National Marine Fisheries Service (NMFS), National Oceanic and Atmospheric Administration (NOAA), Commerce.
Temporary rule; closure.
NMFS announces that the 2016 summer flounder commercial quota allocated to the Commonwealth of Massachusetts has been harvested. Vessels issued a commercial Federal fisheries permit for the summer flounder fishery may not land summer flounder in Massachusetts for the remainder of calendar year 2016, unless additional quota becomes available through a transfer from another state. Regulations governing the summer flounder fishery require publication of this notification to advise Massachusetts that the quota has been harvested and to advise vessel permit holders and dealer permit holders that no Federal commercial quota is available for landing summer flounder in Massachusetts.
Effective 0001 hours, August 19, 2016, through December 31, 2016.
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FOR FURTHER INFORMATION CONTACT:
Reid Lichwell, (978) 281-9112, or Reid.Lichwell@noaa.gov.
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Regulations governing the summer flounder fishery are found at 50 CFR part 648. The regulations require annual specification of a commercial quota that is apportioned on a percentage basis among the coastal states from North Carolina through Maine. The process to set the annual commercial quota and the percent allocated to each state is described in § 648.102.
The initial commercial quota for summer flounder for the 2016 calendar year was set equal to 8,124,035 lb (3,684,997 kg) (80 FR 80689, December Start Printed Page 5653628, 2015). The percent allocated to vessels landing summer flounder in Massachusetts is 6.82046 percent, resulting in an initial commercial quota of 554,097 lb (251,334 kg). This allocation was adjusted to 577,777 lb (262,075 kg) after Massachusetts received quota transfers from the states of Virginia and North Carolina.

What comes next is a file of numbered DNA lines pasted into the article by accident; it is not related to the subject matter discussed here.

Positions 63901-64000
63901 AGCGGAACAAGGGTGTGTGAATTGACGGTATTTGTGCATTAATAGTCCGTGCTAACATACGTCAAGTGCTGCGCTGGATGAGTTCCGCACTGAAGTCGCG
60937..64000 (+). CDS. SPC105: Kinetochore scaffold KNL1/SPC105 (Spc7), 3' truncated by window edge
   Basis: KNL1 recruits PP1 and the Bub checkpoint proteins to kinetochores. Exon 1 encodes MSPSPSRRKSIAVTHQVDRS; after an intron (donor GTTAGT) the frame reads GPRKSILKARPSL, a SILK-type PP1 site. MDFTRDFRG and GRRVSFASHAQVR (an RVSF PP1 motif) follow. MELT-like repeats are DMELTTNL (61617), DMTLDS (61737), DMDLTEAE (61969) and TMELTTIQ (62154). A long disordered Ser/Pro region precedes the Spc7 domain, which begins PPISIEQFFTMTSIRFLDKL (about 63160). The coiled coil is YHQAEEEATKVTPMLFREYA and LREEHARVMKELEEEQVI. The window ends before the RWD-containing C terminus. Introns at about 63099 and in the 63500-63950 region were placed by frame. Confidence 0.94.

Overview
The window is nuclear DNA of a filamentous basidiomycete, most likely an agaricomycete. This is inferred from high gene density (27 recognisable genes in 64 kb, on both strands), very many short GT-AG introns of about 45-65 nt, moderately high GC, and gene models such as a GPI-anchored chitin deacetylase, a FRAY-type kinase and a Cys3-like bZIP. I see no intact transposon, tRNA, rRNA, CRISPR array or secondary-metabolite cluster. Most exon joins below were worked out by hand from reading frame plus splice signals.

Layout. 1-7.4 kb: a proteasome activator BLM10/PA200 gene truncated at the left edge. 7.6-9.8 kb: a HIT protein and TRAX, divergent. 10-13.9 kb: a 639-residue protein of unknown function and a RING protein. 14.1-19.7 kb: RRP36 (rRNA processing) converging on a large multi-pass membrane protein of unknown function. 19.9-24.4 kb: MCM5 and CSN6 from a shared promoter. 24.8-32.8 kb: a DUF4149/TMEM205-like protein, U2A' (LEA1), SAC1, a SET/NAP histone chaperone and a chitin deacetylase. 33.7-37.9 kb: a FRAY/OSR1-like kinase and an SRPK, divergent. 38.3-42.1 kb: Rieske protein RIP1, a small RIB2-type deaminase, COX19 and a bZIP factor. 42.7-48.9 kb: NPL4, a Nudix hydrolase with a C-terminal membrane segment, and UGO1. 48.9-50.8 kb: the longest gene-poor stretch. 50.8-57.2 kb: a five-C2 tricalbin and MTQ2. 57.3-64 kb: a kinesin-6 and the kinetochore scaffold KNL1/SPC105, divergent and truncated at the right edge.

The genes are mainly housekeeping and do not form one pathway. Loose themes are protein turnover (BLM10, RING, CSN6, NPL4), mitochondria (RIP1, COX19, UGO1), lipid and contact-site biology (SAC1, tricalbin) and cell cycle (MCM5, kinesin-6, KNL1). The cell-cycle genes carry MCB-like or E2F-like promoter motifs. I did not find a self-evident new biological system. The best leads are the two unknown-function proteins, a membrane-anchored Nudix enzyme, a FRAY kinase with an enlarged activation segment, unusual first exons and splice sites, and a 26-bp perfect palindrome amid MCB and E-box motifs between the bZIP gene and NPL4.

The Administrator, Greater Atlantic Region, NMFS (Regional Administrator), monitors the state commercial landings and determines when a state's commercial quota has been harvested. NMFS is required to publish notification in the Federal Register advising and notifying commercial vessels and dealer permit holders that, effective upon a specific date, the state's commercial quota has been harvested and no commercial quota is no longer available to landing summer flounder in that state. The Regional Administrator has determined, based upon dealer reports and other available information, that the 2016 Massachusetts commercial summer flounder quota will be harvested by August 12, 2016.
Section 648.4(b) provides that Federal permit holders agree, as a condition of the permit, not to land summer flounder in any state that the Regional Administrator has determined no longer has commercial quota available. Therefore, effective 0001 hours, August 19, 2016, landings of summer flounder in Massachusetts by vessels holding summer flounder commercial Federal fisheries permits are prohibited for the remainder of the 2016 calendar year, unless additional quota becomes available through a transfer and is announced in the Federal Register. Effective 0001 hours, August 19, 2016, federally permitted dealers are also notified that they may not purchase summer flounder from federally permitted vessels that land in Massachusetts for the remainder of the calendar year, or unless additional quota becomes available through a transfer from another state.
This action is required by 50 CFR part 648 and is exempt from review under Executive Order 12866.
The Assistant Administrator for Fisheries, NOAA (AA), finds good cause pursuant to 5 U.S.C. 553(b)(B) to waive prior notice and the opportunity for public comment because it would be contrary to the public interest. This action closes the summer flounder fishery for Massachusetts until January 1, 2017, under current regulations. The regulations at § 648.103(b) require such action to ensure that summer flounder vessels do not exceed quotas allocated to the states. If implementation of this closure was delayed to solicit prior public comment, the quota for this fishing year would be exceeded, thereby undermining the conservation objectives of the Summer Flounder Fishery Management Plan. The AA further finds, good cause to waive the 30-day delayed effectiveness period, as outline in 5 U.S.C. 553(d)(3), for the reason stated above.
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Dated: August 17, 2016.
Emily H. Menashes,
Acting Director, Office of Sustainable Fisheries, National Marine Fisheries Service.
[FR Doc. 2016-19995 Filed 8-19-16; 8:45 am]
BILLING CODE 3510-22-P